Firstly, if all sustainability metrics are monitored and inputted across all business units on an ongoing basis and rolled up across administrative levels, much of the time spent measuring, collecting and analyzing data and generating reports that comply with reporting models will be eliminated.
The time and effort associated with generating comprehensive sustainability reports has been a major gripe among participant organizations and critics, and a streamlined, software-based reporting process curbs the time and manpower required.
Secondly, with real-time dashboards indicating the status of sustainability KPIs (GHG emissions, for example), an organization is able to monitor the pulse of its sustainability performance and gauge the impact of new initiatives.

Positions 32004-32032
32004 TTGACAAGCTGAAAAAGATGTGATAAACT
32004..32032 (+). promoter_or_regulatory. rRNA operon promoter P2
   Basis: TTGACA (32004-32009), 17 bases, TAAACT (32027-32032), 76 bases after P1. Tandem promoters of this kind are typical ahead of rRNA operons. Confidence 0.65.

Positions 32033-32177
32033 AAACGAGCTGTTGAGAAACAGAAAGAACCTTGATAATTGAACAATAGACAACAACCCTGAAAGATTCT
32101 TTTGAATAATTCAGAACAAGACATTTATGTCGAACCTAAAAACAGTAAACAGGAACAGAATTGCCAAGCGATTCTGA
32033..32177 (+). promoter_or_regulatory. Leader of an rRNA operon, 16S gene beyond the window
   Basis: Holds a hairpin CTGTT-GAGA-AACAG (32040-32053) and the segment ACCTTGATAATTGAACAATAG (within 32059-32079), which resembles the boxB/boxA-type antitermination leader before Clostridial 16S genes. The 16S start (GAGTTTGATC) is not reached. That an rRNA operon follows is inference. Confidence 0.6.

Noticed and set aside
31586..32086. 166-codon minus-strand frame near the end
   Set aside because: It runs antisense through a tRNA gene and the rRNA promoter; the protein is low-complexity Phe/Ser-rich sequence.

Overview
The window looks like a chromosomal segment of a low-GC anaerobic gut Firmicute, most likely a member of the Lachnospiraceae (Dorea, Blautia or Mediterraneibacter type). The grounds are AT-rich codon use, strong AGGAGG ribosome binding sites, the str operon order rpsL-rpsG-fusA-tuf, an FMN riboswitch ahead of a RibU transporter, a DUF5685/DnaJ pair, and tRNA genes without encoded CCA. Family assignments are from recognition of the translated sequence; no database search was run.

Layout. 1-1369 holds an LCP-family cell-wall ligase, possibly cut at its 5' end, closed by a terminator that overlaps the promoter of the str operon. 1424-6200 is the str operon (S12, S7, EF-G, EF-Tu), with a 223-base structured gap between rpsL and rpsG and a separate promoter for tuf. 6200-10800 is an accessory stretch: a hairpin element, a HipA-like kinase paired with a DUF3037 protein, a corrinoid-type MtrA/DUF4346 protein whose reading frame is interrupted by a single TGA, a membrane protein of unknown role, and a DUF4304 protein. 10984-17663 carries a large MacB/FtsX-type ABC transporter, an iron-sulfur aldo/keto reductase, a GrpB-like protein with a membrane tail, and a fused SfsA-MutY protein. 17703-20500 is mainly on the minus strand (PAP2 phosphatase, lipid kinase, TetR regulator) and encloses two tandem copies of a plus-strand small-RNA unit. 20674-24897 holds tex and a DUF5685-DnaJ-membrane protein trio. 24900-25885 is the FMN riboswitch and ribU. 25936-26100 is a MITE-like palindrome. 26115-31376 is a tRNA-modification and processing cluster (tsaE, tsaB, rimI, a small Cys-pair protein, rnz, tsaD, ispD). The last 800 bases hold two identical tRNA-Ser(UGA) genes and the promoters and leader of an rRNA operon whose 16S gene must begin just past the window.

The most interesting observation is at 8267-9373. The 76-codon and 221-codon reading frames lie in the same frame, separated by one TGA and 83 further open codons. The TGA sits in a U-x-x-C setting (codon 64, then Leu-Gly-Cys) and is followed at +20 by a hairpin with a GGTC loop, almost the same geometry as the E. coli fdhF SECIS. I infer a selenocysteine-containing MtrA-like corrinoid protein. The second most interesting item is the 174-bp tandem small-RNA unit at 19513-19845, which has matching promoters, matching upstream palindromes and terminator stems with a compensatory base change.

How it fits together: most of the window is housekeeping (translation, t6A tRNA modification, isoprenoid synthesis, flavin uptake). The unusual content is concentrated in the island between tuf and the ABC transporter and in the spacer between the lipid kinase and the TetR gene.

In essence, instead of gauging and reporting on sustainability performance on an annual basis, an organization real-time dashboards and integrated reporting capabilities provide a means of perpetual monitoring and reporting.
Sustainability reporting frameworks cannot be entirely blamed for a strong emphasis on reporting methodology since it constitutes their very mission and raison d'être.
However, the vision of making disclosure on economic, environmental, and social performance as commonplace as financial reporting -- and as relevant to organizational success -- will only achieve widespread success if the reporting process is smooth, efficient and painless.
Paul Leavoy is a writer and researcher at Intelex, who focuses on environmental and sustainability issues affecting businesses around the world.
Photo CC-licensed by striatic.